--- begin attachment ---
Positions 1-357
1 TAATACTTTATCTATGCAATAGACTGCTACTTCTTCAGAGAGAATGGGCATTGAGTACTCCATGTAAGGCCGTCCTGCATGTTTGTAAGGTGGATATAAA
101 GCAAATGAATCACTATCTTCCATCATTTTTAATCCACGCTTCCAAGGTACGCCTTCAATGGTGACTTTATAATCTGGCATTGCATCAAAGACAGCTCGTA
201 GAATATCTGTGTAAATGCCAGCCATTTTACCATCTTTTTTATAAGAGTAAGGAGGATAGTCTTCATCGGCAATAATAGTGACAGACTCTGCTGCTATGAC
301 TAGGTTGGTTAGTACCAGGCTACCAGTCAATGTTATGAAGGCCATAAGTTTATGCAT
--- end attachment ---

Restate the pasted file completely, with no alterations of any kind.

Positions 1-357
1 TAATACTTTATCTATGCAATAGACTGCTACTTCTTCAGAGAGAATGGGCATTGAGTACTCCATGTAAGGCCGTCCTGCATGTTTGTAAGGTGGATATAAA
101 GCAAATGAATCACTATCTTCCATCATTTTTAATCCACGCTTCCAAGGTACGCCTTCAATGGTGACTTTATAATCTGGCATTGCATCAAAGACAGCTCGTA
201 GAATATCTGTGTAAATGCCAGCCATTTTACCATCTTTTTTATAAGAGTAAGGAGGATAGTCTTCATCGGCAATAATAGTGACAGACTCTGCTGCTATGAC
301 TAGGTTGGTTAGTACCAGGCTACCAGTCAATGTTATGAAGGCCATAAGTTTATGCAT